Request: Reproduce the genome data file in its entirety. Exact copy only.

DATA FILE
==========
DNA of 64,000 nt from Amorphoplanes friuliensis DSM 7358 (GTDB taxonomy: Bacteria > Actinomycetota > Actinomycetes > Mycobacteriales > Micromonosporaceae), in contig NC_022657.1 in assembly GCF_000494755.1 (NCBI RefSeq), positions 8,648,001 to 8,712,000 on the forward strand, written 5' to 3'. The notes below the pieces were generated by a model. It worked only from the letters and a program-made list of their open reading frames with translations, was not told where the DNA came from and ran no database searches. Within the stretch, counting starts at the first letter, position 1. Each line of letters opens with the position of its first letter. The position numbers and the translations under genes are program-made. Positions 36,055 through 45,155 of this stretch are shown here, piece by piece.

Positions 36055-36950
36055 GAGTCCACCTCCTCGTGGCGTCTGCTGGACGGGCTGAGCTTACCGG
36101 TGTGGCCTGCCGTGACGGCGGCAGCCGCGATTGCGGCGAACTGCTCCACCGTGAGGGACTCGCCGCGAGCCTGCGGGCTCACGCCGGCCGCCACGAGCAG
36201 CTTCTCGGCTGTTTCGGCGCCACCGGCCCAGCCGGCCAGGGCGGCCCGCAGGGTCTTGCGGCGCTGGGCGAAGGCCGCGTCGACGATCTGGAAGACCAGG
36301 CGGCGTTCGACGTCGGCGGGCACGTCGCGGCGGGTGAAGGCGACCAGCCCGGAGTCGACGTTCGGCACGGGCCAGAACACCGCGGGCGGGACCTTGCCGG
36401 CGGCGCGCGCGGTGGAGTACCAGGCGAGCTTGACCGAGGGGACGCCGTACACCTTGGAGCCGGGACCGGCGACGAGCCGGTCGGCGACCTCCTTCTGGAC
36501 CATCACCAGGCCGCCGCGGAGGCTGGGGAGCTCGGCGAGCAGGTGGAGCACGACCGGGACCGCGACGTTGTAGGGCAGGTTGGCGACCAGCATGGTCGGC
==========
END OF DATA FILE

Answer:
DNA of 64,000 nt from Amorphoplanes friuliensis DSM 7358 (GTDB taxonomy: Bacteria > Actinomycetota > Actinomycetes > Mycobacteriales > Micromonosporaceae), in contig NC_022657.1 in assembly GCF_000494755.1 (NCBI RefSeq), positions 8,648,001 to 8,712,000 on the forward strand, written 5' to 3'. The notes below the pieces were generated by a model. It worked only from the letters and a program-made list of their open reading frames with translations, was not told where the DNA came from and ran no database searches. Within the stretch, counting starts at the first letter, position 1. Each line of letters opens with the position of its first letter. The position numbers and the translations under genes are program-made. Positions 36,055 through 45,155 of this stretch are shown here, piece by piece.

Positions 36055-36950
36055 GAGTCCACCTCCTCGTGGCGTCTGCTGGACGGGCTGAGCTTACCGG
36101 TGTGGCCTGCCGTGACGGCGGCAGCCGCGATTGCGGCGAACTGCTCCACCGTGAGGGACTCGCCGCGAGCCTGCGGGCTCACGCCGGCCGCCACGAGCAG
36201 CTTCTCGGCTGTTTCGGCGCCACCGGCCCAGCCGGCCAGGGCGGCCCGCAGGGTCTTGCGGCGCTGGGCGAAGGCCGCGTCGACGATCTGGAAGACCAGG
36301 CGGCGTTCGACGTCGGCGGGCACGTCGCGGCGGGTGAAGGCGACCAGCCCGGAGTCGACGTTCGGCACGGGCCAGAACACCGCGGGCGGGACCTTGCCGG
36401 CGGCGCGCGCGGTGGAGTACCAGGCGAGCTTGACCGAGGGGACGCCGTACACCTTGGAGCCGGGACCGGCGACGAGCCGGTCGGCGACCTCCTTCTGGAC
36501 CATCACCAGGCCGCCGCGGAGGCTGGGGAGCTCGGCGAGCAGGTGGAGCACGACCGGGACCGCGACGTTGTAGGGCAGGTTGGCGACCAGCATGGTCGGC